States first? Why?
the principal source of scruples point under," whispered one
Dr. Sherwood received his A B.
Virginia Lindberg, A I S, freshabout supernatural. "I have every dent hoarsely.
Other superstitions mentioned by decree at Indiana university in man: given a furlough first besuperstition there is, and even more
from Harvard uni- cause they deserve a ret Bfter bestthan my mother," said one student, students interviewed are: whistling 1!9. an M-laughing. "My mother Just lives on In a dressing room before a show, versity in 1910. mid his Ph.D. from ing the Germans. They should also
them and that's why I don't have wishing on wishbones, stepping over Indiana imivtiity in 1914. He has be trained for jungle warfare
a person lying on the ground, giving served as a faculty member of the Bill Settlemarer. AiS, freshman:
any." declared another.
for a present, it University of Cincinnati, Cincinnati given a furlough first, so they can
Many students interviewed said someone a knife
will cut your friendship if you do." College of Finance. Central Normal see their families and sweetheart
they slept with a small piece of
tiny segments of a tan- college. Franklin college of Indiana. before fighting again.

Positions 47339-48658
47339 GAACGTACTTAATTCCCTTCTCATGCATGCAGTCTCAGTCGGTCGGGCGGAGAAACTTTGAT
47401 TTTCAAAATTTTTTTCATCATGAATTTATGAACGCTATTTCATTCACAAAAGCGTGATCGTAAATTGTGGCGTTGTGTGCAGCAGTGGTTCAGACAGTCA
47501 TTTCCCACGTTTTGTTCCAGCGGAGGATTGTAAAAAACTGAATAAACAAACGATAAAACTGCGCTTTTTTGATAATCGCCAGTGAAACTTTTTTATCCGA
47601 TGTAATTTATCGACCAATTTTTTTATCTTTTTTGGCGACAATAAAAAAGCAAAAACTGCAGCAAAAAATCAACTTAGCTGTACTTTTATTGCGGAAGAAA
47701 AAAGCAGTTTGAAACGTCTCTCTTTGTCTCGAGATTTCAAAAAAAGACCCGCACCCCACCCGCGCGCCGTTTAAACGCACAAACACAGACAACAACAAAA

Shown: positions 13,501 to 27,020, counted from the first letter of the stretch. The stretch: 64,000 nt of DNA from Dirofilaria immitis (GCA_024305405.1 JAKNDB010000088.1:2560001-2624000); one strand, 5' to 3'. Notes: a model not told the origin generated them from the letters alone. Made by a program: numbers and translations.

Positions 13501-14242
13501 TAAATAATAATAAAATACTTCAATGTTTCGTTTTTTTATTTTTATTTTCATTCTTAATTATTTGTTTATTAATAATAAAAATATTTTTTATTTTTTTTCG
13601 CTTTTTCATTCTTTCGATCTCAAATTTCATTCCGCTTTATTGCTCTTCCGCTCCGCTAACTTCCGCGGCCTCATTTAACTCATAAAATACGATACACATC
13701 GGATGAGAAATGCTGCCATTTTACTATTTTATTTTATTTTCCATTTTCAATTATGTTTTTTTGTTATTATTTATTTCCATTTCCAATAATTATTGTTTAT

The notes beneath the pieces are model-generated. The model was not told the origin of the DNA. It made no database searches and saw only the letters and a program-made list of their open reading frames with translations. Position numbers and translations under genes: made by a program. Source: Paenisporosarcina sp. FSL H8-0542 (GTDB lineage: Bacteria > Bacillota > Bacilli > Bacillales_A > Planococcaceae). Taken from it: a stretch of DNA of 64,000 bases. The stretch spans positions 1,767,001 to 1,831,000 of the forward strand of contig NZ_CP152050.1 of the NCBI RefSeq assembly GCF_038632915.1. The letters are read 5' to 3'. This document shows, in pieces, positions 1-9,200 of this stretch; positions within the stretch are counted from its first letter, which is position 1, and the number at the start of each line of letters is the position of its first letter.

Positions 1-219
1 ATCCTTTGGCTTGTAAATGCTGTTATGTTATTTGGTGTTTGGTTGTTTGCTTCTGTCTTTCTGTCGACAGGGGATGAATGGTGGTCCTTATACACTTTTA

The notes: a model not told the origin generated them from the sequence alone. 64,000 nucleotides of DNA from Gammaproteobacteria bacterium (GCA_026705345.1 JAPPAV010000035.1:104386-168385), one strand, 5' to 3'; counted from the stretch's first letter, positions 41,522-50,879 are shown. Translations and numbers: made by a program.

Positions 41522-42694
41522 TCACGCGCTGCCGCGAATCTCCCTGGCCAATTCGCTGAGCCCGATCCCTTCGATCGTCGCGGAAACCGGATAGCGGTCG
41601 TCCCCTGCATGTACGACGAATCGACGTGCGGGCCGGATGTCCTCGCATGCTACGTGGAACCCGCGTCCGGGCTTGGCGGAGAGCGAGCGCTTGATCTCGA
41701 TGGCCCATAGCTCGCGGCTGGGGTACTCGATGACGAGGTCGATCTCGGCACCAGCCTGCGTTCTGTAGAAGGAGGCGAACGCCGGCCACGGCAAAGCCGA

wedding cake under their pillow Eating the
gerine that come in about every Wisconsin State Teachers' college,
Johnnie Stongh, AA5. freshman:
after the wedding of a friend.
tenth one will bring good luck, ac- Indiana university, the University they should be sent to the Faciflo
"Ever since I was twelve and cording to one student and so will of Louisville, and president of if they're needed.
grandmother said I would dream of "stamping on a
car." Georgetown college from 1934-4Jane GodgelL Ag.. junior: I thir.S
the man I would marry. I have slept that is, wetting your thumb, press- Since then he has been a faculty we want to see them as soon 34
with a piece of cake under my pil- ing it on the palm of the other hand member of the University.
possible. Send them back!
low after each wedding," said one
Kathleen Schohart, A&S, freshand hitting it with your fist.